ApoGen Biotechnologies Inc. is developing new drug therapies that will make cancer treatments more effective. The company is based on scientific discoveries by the University of Minnesota’s Reuben Harris, Ph.D., professor of biochemistry, molecular biology and biophysics, and Daniel Harki, Ph.D., assistant professor of medicinal chemistry.
ApoGen is developing a new class of drugs that will slow the evolution of cancer cells, as well as companion diagnostics to identify the patients likely to get the most benefit from these therapies. ApoGen’s drugs block the activity of an enzyme called APOBEC, and the companion diagnostic will identify tumors with high levels of this enzyme. This technology is broadly applicable to many cancer types, including breast, lung, ovarian, bladder and head and neck cancers.
Often, cancer therapies become less effective over time as tumor cells become resistant to treatment. Building upon technologies developed at the U of M, ApoGen is developing drugs to block a key enzyme that causes drug resistance. This strategy has the potential to make both current and future treatments more effective.
“One of the main difficulties in treating cancer is that it evolves over time and develops resistance to therapy. ApoGen’s scientific cofounders discovered a primary cause of drug resistance and are now developing drugs to slow or even stop it. Our mission is to use these discoveries to break drug resistance in cancer.” — John Santini, Ph.D., ApoGen Biotechnologies president and CEO.
- ApoGen Biotechnologies incorporated in 2014 by cofounders Reuben Harris, Daniel Harki, and John Santini.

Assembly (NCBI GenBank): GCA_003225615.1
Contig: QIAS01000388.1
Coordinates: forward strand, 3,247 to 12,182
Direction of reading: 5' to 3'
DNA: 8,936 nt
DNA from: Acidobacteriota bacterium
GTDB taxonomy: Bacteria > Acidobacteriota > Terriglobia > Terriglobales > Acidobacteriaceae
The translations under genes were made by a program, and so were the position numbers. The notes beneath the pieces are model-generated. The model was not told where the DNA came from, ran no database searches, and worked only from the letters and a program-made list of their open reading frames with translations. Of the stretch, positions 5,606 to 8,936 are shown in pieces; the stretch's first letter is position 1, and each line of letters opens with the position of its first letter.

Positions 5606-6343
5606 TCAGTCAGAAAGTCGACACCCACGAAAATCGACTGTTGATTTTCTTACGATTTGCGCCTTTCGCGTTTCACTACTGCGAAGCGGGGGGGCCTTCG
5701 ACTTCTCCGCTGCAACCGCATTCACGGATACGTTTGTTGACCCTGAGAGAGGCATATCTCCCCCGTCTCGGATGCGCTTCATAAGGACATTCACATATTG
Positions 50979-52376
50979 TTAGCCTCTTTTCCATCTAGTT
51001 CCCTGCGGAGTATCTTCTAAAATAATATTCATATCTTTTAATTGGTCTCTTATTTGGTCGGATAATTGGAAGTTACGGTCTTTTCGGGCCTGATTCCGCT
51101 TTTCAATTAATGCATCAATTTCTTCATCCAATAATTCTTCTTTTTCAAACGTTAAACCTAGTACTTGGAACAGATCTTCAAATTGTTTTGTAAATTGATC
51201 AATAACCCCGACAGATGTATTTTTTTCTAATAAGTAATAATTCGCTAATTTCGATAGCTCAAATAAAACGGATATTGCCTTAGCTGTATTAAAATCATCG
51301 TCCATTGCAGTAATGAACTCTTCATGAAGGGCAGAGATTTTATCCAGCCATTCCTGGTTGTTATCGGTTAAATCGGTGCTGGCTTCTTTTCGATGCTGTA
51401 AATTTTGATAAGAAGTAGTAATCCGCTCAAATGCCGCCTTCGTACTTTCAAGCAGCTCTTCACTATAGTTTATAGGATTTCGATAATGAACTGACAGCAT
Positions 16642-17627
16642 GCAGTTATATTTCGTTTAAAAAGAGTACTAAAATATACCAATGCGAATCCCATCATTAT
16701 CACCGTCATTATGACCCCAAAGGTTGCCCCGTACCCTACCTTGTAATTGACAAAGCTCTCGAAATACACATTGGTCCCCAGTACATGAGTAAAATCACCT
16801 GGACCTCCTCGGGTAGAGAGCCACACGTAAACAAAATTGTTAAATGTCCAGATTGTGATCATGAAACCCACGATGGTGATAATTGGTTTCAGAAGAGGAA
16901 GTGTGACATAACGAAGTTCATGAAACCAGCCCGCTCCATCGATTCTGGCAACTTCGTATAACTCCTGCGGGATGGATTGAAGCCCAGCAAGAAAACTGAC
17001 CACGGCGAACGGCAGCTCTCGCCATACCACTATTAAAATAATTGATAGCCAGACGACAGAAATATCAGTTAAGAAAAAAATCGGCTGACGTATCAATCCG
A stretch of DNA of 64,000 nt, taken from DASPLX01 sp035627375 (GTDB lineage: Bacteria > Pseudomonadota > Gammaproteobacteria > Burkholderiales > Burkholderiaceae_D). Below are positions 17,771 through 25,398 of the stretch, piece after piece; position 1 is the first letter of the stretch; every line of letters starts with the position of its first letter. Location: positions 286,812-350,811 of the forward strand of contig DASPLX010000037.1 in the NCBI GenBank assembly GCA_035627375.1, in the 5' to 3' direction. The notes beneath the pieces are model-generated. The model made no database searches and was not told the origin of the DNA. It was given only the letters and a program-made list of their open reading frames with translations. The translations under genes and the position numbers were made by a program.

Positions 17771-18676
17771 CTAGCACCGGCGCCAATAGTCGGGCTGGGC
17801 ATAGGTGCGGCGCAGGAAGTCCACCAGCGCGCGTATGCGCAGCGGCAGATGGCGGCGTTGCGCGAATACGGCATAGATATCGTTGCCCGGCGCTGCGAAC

- ApoGen obtained a worldwide, exclusive license from the University of Minnesota for APOBEC technologies, including drug and diagnostic products.
- Two internationally recognized oncologists became the first members of ApoGen’s Scientific Advisory Board: Dr. José Baselga, physician-in-chief and chief medical officer of Memorial Sloan Kettering Cancer Center in New York City, and Dr. Douglas Yee, director of the Masonic Cancer Center at the University of Minnesota.
John Santini, President and CEO
John Santini received his Ph.D. in chemical engineering from the Massachusetts Institute of Technology. He has 15 years’ experience as a life science executive and entrepreneur, leading venture-backed, early and clinical-stage medical device and pharmaceutical companies. These companies include On Demand Therapeutics, which developed a drug therapy for retinal diseases that cause vision loss, such as wet age-related macular degeneration. He also led the development of wireless, implantable drug delivery devices at MicroCHIPS Inc. Santini has more than 100 patents and patent applications and has been credited as one of Popular Science Magazine’s “Brilliant Ten” scientists and one of the Top 100 Young Innovators in the world by MIT’s Technology Review Magazine.
Reuben Harris and Dan Harki, scientific founders
Reuben Harris and Daniel Harki, both Ph.D., are researchers with the University of Minnesota. Harris is a professor of biochemistry, molecular biology and biophysics in the College of Biological Sciences. As an expert on DNA mutation mechanisms, he discovered the role of the enzyme APOBEC in cancer development and has conducted pioneering oncology and virology work related to the enzyme. Harki is an assistant professor of medicinal chemistry in the College of Pharmacy with expertise in synthetic organic and medicinal chemistry, chemical biology and novel bioactive molecules. Using his expertise in drug discovery and development, Harki is developing a treatment that can inhibit APOBEC, making future cancer treatments more effective.
ApoGen Biotechnologies was launched in September 2014 and is located in St. Paul, Minn.
Each month Inquiry features a startup company launched by the University of Minnesota based on U of M technology. To learn more about university startups, visit the Office for Technology Commercialization.